Gould: The business of the Super Bowl ad is owning your heart, not the practical side of you. The next day in USA Today, that [“Respect”] ad was like 11th or 12th, but yet that spot is remembered years later. People in the industry recognized that both we and Anheuser-Busch took a risk. But we didn’t create that spot to take a risk—we created it from a sense of what we felt was appropriateness and a brand that we felt had the right to say it at the time. I remember just before it broke, this expert said on the radio, “You’re never going to do well in the Super Bowl unless you’re funny.” And I had a moment of panic that this was going to be deadly. But it succeeded because it broke the rules—with a purpose. Risk divides people, too. Here [grabbing a 2002 copy of Ad Week] it is under “Reader’s Choice,” and here it is under “Most Gratuitous Use of Patriotism.”

Creating that spot has a story?

Gould: At the end, the horses bow to the New York City skyline. When I was a kid, I saw the Clydesdales coming to what is now the Square One Mall in Saugus. In my mind I was convinced I saw them bow. That’s where the idea came from. Brian Sweeney, the producer, came to us in November and said we’ve got to get this done for, I think, February 2. And he said, “There’s one hitch. The horses don’t bow.” And I’m like, “What are you talking about? I saw them bow when I was a kid.” And he said, “Are you sure?” And I said, “Oh, wait a minute, that would have been the Lipizzaner stallions at the circus, which would have been at the same time in my life.” So, we hired a horse whisperer. And he worked for the better part of a month with two horses to teach them to do it.

What’s the gender angle? Should the Super Bowl be all male-centric pickup truck and beer ads?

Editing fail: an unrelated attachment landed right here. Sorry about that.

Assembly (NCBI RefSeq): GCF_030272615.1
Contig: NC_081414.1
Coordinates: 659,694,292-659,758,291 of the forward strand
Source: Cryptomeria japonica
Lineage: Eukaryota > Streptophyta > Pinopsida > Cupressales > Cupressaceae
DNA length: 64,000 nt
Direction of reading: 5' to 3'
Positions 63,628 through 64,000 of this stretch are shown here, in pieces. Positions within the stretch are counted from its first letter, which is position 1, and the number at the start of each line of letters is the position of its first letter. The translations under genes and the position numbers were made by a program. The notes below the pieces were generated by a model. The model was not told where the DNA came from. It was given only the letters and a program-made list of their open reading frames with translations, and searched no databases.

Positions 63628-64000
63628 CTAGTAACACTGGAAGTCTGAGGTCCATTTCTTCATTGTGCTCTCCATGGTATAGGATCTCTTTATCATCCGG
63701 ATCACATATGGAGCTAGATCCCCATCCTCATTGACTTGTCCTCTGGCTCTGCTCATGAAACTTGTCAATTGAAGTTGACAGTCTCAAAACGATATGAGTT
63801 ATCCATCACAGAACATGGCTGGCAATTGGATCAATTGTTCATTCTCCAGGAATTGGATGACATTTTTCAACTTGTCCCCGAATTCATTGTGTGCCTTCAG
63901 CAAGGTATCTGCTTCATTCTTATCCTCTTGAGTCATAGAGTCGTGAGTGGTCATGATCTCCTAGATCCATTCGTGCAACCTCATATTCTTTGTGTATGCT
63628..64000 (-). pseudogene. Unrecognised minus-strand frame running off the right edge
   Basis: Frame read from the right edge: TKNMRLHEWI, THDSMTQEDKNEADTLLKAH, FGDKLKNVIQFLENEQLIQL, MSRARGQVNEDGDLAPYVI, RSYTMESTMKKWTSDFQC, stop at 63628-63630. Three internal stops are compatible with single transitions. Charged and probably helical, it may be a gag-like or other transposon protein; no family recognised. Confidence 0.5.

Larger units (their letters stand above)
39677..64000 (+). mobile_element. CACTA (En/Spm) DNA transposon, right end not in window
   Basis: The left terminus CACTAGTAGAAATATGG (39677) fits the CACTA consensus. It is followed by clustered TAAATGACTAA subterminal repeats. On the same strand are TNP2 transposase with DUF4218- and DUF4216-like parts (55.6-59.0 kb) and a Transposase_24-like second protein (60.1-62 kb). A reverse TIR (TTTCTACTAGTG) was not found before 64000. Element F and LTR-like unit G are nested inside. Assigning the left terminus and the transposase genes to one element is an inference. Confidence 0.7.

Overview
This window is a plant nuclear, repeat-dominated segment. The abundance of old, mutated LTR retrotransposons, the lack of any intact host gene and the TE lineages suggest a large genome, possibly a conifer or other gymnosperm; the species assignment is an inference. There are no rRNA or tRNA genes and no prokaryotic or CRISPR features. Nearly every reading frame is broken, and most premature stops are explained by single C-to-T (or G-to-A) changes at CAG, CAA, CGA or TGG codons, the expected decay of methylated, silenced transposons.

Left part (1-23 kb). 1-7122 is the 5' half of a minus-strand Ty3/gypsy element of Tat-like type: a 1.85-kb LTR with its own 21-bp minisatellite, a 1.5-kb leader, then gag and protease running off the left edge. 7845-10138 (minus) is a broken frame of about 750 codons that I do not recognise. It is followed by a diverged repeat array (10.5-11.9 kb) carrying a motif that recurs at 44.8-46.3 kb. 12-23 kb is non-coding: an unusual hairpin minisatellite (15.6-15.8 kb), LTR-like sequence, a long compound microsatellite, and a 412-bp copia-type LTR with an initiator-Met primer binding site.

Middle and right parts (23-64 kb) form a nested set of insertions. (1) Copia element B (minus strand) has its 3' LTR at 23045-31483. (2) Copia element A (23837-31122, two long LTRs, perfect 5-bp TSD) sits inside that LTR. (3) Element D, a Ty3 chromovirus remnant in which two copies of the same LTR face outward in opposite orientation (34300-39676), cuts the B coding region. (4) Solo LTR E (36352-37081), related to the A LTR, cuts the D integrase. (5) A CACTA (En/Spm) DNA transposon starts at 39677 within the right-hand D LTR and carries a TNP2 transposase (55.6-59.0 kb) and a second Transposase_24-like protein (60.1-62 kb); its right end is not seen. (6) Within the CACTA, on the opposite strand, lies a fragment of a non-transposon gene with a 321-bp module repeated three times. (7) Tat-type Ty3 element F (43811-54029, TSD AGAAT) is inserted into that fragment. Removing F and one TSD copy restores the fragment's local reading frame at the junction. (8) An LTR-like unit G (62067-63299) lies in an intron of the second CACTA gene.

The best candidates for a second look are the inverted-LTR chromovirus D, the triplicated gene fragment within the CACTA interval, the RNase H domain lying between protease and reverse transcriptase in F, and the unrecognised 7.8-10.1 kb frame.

Gould: I don’t have the current data, but there are a lot of women watching the Super Bowl. The most memorable spot for me last year was the Tide spot, “It’s a Tide Ad.” It was just brilliant. They took all the typical ways that brands approach commercials and turned them all into a Tide ad in sequence. And men aren’t the primary audience for buying detergent.

Boches: This year you have a brand like Bumble, the women-make-the-first-move dating app—I saw something saying that they have an interesting spot. There may be a message or a voice that responds to what’s happening in the culture, whether it relates to #MeToo or more equality for women in general.

Are the stakes for advertisers different?

Boches: For a long time there were not all these critics and prognosticators passing judgment on the effectiveness of an ad. Now the ratings are important. You’ve got all these hashtags and ad trades and the Wall Street Journal and USA Today measuring their impact in real time. So there is a lot of pressure. The marketing of the commercial itself is now a really big business for brands and agencies.

Gould: If you’re going to do work that stands out, you’re going to occasionally find your detractors. I can’t imagine what would have happened running a 9/11 spot with social media running at the clip it’s at now. I’m not sure I could have lived through it. I’m sure there would be anger.

Final word?

Boches: It seems as if the quality of the work has diminished. It just doesn’t seem to have the cultural impact. It’s been years since we’ve seen something like “1984,” or not to toot my own horn, a Monster.com. I still think there’s high hopes that we’re going to tune in and see something remarkable and magical that changes the brand landscape, but I don’t think we’ve seen that in a long time.